Benjamins-MBP:~ benni$ whois thisdomainisnotatallregistered.de
Domain: thisdomainisnotatallregistered.de
Status: free

This solution would be easy to implement in PHP via a socket connection, but there is one problem. As our initial requirements, we said that the domain had to be available as .de and .com. While querying the .com whois server appears not to have a limit on the amount of queries in a certain time frame, whois.denic.de most certainly has and that limit is unfortunately quite strict. Luckily, I stumbled across freedomainapi.com. They offer a free API that outputs JSON, so it is easy for us to query that from PHP. Here is the simple script I wrote:


function checkdomain($domain) {
$api_req = file_get_contents('http://freedomainapi.com/?key=YOURAPIKEY&domain=' . $domain);
$api_req = json_decode($api_req, true);
if($api_req['available'] == 'true') return true;

return false;
}

The final thing left to do was to remove all accents etc. as I didn’t want to query for IDNs. For that, I stole a function from WordPress. Conveniently, that function also works for languages other than French, so you can reuse my code more easily.
The entire PHP script can be found here.

I will have to add two notes on this one as well:

  • This approach is incredibly inefficient. Before querying the API (or whois server, whichever method you choose) you should at least run a DNS query. If that returns any results, you can be sure that the domain is registered and can discard it immediately.
  • I have since found that some whois servers (like¬†whois.crsnic.net and whois.nsiregistry.net) seem to also respond for .de domains and not have a limit on the number of requests. Might be worth investigating as an alternative to the API.

And there you have it. That’s all you need to get a list of all domains containing just a single French noun that are available as .com and .de. Unfortunately, there’s not many good ones among them but it was still a fun project ūüôā

Backup Mavericks to AFP share on Debian with Time Machine

I love Time Machine. For years, I have been backing up my MacBook to an external USB 3.0 hard drive and I have never experienced any problems, neither with the backup nor the restore. Time Machine runs conveniently in the background, distracting me only when necessary (e.g. when there hasn’t been a backup in the past 10 days).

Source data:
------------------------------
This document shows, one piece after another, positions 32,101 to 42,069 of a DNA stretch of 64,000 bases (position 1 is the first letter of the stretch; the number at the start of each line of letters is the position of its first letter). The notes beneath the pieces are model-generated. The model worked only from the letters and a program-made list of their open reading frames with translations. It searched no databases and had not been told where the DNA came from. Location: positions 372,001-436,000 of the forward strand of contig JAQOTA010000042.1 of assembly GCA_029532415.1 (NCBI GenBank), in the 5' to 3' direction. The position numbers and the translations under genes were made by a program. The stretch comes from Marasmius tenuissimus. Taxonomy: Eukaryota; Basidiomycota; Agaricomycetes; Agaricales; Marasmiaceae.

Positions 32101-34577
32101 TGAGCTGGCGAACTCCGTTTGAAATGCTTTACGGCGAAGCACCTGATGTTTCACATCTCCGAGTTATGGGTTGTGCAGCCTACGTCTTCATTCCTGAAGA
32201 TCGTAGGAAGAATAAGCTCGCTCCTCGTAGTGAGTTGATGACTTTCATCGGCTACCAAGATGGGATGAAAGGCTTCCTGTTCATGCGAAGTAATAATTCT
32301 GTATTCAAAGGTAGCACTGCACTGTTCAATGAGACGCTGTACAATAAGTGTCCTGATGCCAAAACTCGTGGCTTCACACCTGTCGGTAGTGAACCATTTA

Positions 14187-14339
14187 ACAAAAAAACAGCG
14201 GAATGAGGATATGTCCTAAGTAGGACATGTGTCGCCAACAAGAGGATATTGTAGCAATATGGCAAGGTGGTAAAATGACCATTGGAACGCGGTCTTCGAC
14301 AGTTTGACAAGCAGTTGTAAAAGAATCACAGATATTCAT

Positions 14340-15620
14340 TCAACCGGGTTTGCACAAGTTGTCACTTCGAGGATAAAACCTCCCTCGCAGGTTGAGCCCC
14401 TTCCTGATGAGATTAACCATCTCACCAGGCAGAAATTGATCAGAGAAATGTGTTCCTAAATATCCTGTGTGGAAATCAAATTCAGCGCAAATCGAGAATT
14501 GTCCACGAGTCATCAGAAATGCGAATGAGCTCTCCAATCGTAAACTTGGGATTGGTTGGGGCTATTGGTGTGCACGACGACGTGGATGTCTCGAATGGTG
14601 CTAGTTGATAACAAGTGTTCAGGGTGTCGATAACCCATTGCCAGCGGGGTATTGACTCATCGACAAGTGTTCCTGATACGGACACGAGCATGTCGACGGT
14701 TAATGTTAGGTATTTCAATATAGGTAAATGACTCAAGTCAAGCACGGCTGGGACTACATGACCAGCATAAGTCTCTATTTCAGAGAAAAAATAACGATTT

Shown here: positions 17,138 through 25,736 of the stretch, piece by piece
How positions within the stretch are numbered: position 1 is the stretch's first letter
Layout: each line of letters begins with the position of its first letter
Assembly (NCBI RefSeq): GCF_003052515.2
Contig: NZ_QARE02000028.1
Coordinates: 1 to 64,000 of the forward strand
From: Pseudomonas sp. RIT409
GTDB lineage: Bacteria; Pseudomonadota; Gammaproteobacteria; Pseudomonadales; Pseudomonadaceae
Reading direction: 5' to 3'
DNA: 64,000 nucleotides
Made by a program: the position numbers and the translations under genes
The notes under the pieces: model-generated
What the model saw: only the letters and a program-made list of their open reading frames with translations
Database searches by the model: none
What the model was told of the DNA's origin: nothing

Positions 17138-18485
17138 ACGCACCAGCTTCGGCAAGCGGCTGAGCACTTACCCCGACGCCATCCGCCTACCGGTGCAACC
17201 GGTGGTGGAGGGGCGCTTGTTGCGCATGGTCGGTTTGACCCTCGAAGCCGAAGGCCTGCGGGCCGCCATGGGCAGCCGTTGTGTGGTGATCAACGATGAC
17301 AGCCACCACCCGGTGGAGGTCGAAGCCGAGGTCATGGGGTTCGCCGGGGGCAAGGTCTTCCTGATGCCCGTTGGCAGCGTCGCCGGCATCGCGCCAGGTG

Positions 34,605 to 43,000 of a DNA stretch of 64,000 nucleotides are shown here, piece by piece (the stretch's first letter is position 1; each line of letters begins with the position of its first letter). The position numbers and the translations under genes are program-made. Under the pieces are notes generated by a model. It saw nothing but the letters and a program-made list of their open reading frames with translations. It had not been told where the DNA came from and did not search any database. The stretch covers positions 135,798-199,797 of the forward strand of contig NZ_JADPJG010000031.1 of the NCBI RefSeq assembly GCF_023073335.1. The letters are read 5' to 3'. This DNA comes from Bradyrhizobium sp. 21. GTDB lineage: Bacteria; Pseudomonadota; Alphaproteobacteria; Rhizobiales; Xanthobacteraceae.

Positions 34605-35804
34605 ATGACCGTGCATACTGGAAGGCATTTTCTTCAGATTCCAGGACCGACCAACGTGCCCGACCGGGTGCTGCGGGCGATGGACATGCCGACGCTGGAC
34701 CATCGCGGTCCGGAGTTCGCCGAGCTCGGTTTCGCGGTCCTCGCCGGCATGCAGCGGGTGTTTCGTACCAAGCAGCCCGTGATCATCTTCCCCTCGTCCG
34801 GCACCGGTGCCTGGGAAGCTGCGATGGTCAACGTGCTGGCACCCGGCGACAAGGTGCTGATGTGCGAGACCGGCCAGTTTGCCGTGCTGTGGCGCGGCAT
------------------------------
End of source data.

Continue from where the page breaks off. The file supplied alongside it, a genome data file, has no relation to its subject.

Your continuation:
Personally, I use Time Machine mainly for backups but on a few occasions, it has also served me well for restoring a previous version of a file I accidently changed or deleted.

At the moment, I am setting up a backup server for my network and, of course, I wanted to use Time Machine here, as well.
To give you a quick overview of my prerequisites:

  • Debian server running Debian 7.6 wheezy, 4 TB hard drive mounted to /storage/three
  • MacBook Pro running Mac OS 10.9.4, Time Machine backup configured to external USB drive

After a bit of googling, I found that it should be possible to configure Time Machine to backup to a samba share after enabling a hidden setting.¬†However, for me this didn’t work, so I decided to use Apple’s AFP. In the following, I am going to describe this process. If you have any questions or suggestions, please feel free to leave a comment.

Setting up the server side

On the server, we mainly need two packages.

  • netatalk is going to emulate the AFP protocol (which is similar to SMB but supposedly superior in Mac-only environments)
  • avahi to emulate the Apple Bonjour or Zeroconf service which enables automatic discovery of our AFP share

To install both of them, run the following command:

aptitude install avahi-daemon avahi-discover libnss-mdns netatalk

Next, you will have to add a new user who can access the AFP share. To make things a little easier, I recommend using the same username as on your Mac.
Run the following command after replacing the bold values with the ones appropriate for you.

useradd -d /home/yourusername -s /bin/bash -c "Your full name" yourusername
mkdir /home/yourusername
chown yourusername /home/yourusername
passwd yourusername

After running the last command, you will be prompted to enter a password for the user twice. Note, that you will not see the letters you type.